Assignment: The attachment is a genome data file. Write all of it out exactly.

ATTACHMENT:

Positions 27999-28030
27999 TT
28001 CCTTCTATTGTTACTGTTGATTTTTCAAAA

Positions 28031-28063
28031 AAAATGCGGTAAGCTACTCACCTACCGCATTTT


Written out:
Positions 27999-28030
27999 TT
28001 CCTTCTATTGTTACTGTTGATTTTTCAAAA

Positions 28031-28063
28031 AAAATGCGGTAAGCTACTCACCTACCGCATTTT